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Appellate Court protects individuals from being served in a lawsuit on Saturday Sabbath

When someone files a lawsuit, he/she must serve papers on the defendants to establish the Court’s personal jurisdiction over them. There are laws governing how and when serving papers can occur in order to be valid. Among the rules that apply are those dealing with serving papers on the Sabbath. Importantly, a recent New York Appellate Court decision extended protection against Saturday service to situations where service didn’t involve personally handing the defendant papers.

Service of process can be done in a variety of ways, including personal service on the defendant; leaving the papers with a person of suitable age and discretion; or, where service by other methods are unsuccessful, by “nail and mail.” Nail and mail service refers to affixing the papers to a person’s residence or place of business and also mailing it to the person’s address.

Under General Business Law § 11, papers cannot be served on Sundays because of the same being recognized as a day “set apart for rest and religious uses.” GBL § 13 provides similar protections against service for those who observe Saturday as the Sabbath. This section also charges a misdemeanor against someone who “maliciously procures” service of process “upon a person who keeps Saturday as holy time, and does not labor on that day.” Courts have also held that service made in violation of GBL § 13 is void and does not establish personal jurisdiction.

In the recent decision of JP Morgan Chase Bank NA v. Lilker, the New York Appellate Division Second Department addressed a novel issue of first impression: Do the restrictions of GBL § 13 apply to the act of affixing papers to a residence as the first step in nail and mail service? In other words, are plaintiffs prohibited from nailing the papers to a house or place of business on the Sabbath or does the law only apply to serving papers in person?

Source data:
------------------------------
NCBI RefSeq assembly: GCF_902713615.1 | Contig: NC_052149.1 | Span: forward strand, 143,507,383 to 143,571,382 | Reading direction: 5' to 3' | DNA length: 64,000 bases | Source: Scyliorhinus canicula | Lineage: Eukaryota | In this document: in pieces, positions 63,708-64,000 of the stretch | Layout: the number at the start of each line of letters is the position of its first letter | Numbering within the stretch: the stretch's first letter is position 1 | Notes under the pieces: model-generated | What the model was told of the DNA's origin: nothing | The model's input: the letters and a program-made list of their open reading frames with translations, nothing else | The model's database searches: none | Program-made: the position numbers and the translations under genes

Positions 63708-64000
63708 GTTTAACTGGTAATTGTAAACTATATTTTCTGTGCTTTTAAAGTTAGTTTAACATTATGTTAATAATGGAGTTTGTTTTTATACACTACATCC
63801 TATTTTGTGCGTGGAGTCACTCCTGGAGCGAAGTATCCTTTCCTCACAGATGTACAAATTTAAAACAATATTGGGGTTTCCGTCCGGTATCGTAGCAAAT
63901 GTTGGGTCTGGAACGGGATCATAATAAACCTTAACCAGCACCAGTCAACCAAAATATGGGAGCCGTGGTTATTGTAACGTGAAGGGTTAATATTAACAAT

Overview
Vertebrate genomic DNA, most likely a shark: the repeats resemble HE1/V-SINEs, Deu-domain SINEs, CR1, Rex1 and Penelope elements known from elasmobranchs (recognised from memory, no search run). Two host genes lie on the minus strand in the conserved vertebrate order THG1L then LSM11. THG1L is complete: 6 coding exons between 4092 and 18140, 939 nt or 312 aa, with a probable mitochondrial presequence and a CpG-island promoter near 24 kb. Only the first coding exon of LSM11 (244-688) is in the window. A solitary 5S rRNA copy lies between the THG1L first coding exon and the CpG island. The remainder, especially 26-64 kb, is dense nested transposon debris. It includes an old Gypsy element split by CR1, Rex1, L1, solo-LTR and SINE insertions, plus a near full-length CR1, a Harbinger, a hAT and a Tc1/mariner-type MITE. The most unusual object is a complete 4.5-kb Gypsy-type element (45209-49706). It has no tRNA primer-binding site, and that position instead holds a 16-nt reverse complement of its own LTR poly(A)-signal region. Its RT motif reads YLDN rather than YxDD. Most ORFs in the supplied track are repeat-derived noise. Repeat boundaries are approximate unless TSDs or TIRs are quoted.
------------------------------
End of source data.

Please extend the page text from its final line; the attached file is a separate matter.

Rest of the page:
The Court held that the prohibition does apply to nail and mail service and sent the case back to the trial court to determine whether “malice” existed. In order for the service to be considered void and the person to be charged with a misdemeanor, the party or attorney who caused service to be completed must have had actual knowledge that the defendant observed the Sabbath on Saturday. The court also noted that a principal-agent relationship applies in this case so knowledge of the plaintiff or his/her attorney is imputed to the process server. In addition, the knowledge of the plaintiff could arguably be attributed to his/her attorney.

In practical terms, this means that if you are commencing litigation and you are aware that the defendant observes the Sabbath on Saturdays, you must let counsel know or risk service being defective and void (and finding yourself guilty of a misdemeanor).

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